„Sometimes it’s good to just sit around and do nothing”—this advice given to his listeners by Dr Bernd Hufnagl, a leading global neurobiologist, only seems paradoxical at first glance. According to this renowned brain researcher, it’s the ideal way to reach a state of mind that can be a key to increased satisfaction and enhanced motivation.
Hufnagl, whose research includes the connections between our health and an increasingly concentrated digital work environment, advised the participants of the NWX22 in Hamburg on June 20, 2022, to indulge in daily daydreaming and deliberately plan micro-breaks into their workday. In his opinion, the goal is to achieve a sense of “self-efficacy”—a feeling that we can influence and control our lives ourselves. “This is a central prerequisite for our sense of well-being,” he says.
The day as an endless to-do list
However, he points out, in the modern work environment this feeling is massively impeded—through work that is imposed on us even though we don’t understand why it’s meaningful. In addition, we are burdened by the tremendous speed of digitalization, with its concentrated tasks and rapid communication processes. “Attention deficit disorders, stress symptoms, and mental illnesses are becoming more common, and workers’ resilience and motivation are decreasing. The day is becoming an endless to-do list,” he says.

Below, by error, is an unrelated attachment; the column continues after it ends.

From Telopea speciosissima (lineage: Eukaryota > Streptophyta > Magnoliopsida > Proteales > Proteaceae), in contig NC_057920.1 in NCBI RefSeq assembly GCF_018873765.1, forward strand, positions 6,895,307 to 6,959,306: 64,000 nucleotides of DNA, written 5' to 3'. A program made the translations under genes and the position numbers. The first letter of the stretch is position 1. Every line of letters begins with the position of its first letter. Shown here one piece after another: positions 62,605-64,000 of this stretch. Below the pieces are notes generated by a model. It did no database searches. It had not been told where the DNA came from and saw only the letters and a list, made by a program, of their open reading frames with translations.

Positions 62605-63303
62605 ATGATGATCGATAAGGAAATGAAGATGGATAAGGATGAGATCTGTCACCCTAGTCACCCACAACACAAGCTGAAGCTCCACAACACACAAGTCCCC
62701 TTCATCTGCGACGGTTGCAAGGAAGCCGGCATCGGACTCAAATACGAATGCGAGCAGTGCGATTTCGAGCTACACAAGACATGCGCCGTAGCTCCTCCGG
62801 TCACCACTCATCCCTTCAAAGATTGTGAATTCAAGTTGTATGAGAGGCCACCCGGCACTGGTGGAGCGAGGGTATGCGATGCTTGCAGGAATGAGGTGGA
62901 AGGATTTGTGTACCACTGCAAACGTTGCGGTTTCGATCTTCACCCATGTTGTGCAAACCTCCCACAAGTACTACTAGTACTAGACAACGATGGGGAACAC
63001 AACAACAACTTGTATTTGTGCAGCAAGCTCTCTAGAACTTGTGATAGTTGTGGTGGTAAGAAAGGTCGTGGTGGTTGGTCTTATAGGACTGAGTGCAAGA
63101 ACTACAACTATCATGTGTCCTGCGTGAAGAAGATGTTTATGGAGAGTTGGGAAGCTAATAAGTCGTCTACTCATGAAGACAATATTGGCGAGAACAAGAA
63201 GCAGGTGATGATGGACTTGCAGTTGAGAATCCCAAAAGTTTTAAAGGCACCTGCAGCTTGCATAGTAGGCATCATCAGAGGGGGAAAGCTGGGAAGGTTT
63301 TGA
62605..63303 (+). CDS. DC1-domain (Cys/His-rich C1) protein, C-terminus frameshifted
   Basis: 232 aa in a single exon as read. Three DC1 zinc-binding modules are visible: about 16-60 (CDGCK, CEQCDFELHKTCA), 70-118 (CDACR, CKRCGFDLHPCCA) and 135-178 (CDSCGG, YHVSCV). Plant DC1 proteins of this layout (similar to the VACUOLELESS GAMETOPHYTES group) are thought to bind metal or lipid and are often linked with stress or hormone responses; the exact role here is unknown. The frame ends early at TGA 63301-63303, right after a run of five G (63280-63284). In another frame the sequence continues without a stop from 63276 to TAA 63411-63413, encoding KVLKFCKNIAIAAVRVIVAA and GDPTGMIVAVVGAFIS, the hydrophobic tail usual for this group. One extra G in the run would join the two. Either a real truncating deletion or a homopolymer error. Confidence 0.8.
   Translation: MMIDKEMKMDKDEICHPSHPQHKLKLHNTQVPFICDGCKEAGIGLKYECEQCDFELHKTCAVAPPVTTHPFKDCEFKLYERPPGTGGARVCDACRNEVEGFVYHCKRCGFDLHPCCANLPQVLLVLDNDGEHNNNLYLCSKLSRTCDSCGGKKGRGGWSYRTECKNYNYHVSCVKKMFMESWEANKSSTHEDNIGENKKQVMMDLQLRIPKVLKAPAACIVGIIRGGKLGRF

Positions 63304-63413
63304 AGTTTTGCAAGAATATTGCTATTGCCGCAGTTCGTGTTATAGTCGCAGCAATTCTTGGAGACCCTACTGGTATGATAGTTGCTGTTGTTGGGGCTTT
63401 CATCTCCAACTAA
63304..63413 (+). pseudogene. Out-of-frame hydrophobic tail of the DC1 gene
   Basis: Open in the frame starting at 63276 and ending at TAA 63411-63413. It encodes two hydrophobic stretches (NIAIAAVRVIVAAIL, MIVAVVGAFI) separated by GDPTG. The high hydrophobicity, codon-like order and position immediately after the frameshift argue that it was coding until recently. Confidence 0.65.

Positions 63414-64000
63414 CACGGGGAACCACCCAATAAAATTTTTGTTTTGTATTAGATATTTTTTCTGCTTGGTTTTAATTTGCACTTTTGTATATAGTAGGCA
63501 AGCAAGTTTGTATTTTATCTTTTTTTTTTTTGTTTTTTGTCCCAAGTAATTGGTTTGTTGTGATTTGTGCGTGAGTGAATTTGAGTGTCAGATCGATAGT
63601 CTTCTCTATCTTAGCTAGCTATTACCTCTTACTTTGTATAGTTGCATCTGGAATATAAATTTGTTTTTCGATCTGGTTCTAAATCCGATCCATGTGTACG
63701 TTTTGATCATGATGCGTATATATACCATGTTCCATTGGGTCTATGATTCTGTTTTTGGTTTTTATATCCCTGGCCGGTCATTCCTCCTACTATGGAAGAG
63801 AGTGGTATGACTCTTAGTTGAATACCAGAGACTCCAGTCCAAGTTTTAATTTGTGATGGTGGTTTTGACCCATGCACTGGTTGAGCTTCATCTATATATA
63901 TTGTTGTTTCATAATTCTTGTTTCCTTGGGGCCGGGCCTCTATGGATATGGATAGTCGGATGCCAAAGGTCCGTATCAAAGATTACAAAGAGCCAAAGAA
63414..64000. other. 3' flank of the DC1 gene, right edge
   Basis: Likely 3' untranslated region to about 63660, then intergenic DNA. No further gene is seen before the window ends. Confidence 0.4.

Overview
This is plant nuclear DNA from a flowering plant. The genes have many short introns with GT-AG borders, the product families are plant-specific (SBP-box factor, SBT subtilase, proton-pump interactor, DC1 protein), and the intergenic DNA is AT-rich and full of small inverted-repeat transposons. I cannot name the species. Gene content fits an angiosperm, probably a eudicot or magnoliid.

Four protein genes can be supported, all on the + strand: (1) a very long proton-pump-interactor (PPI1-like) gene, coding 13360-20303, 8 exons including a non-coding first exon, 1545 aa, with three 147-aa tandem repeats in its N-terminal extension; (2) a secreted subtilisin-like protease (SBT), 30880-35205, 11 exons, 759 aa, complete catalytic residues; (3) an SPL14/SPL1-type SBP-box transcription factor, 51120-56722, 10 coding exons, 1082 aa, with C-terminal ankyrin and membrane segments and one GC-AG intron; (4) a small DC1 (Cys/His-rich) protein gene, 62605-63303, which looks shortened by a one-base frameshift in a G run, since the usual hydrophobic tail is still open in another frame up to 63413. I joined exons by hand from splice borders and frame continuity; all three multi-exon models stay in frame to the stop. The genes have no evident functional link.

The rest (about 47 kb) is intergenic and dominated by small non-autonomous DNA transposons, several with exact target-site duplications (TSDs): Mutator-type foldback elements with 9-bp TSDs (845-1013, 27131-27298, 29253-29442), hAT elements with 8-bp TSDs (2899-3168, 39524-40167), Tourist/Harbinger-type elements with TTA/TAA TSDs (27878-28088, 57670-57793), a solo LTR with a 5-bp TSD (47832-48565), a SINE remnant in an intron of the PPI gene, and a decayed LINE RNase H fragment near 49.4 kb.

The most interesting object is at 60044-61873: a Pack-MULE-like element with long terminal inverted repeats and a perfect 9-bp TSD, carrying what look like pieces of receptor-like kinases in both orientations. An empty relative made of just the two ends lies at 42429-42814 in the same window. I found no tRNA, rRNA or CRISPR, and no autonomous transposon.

To begin with, the ability to predict the long-term future and make plans is an evolutionary achievement that only human beings can claim for themselves. But this ability often causes us to be in a permanent “to-do-list” mode, to brood and, in the worst case, to develop fears about the future.
Activating the “daydreamers’ network” and simply letting go
The opposite of this condition can be found in the brain’s “default mode network,” which Hufnagl also called the “daydreamers’ network” in his talk. This condition can also be observed in EEG recordings of brain activity. In this state, individuals let their thoughts unfold freely and feel they can let go. Ideally, this gives them an outside perspective on their own lives that helps them creatively develop new ideas. “Sitting around and doing nothing—you can even schedule that in your appointment book,” Hufnagl recommends. Otherwise, he says, there’s a risk that constant daily stress will suppress the activation of the brain’s creative mode.
A comparative study shows that this ability is increasingly disappearing. In 2004, 2,000 individuals were examined via EEGs. Thirty percent of them were able to relax in the “default mode.” In the same test setup conducted in 2019, only five percent of the test subjects were able to “let go” during a short break. Hufnagl believes that one of the causes of this change is the smartphone, which we use for some kind of activity during every moment of our waking lives. That’s why he gave the following advice: “The poison is in the dosage. Deliberately create some downtimes for daydreams!“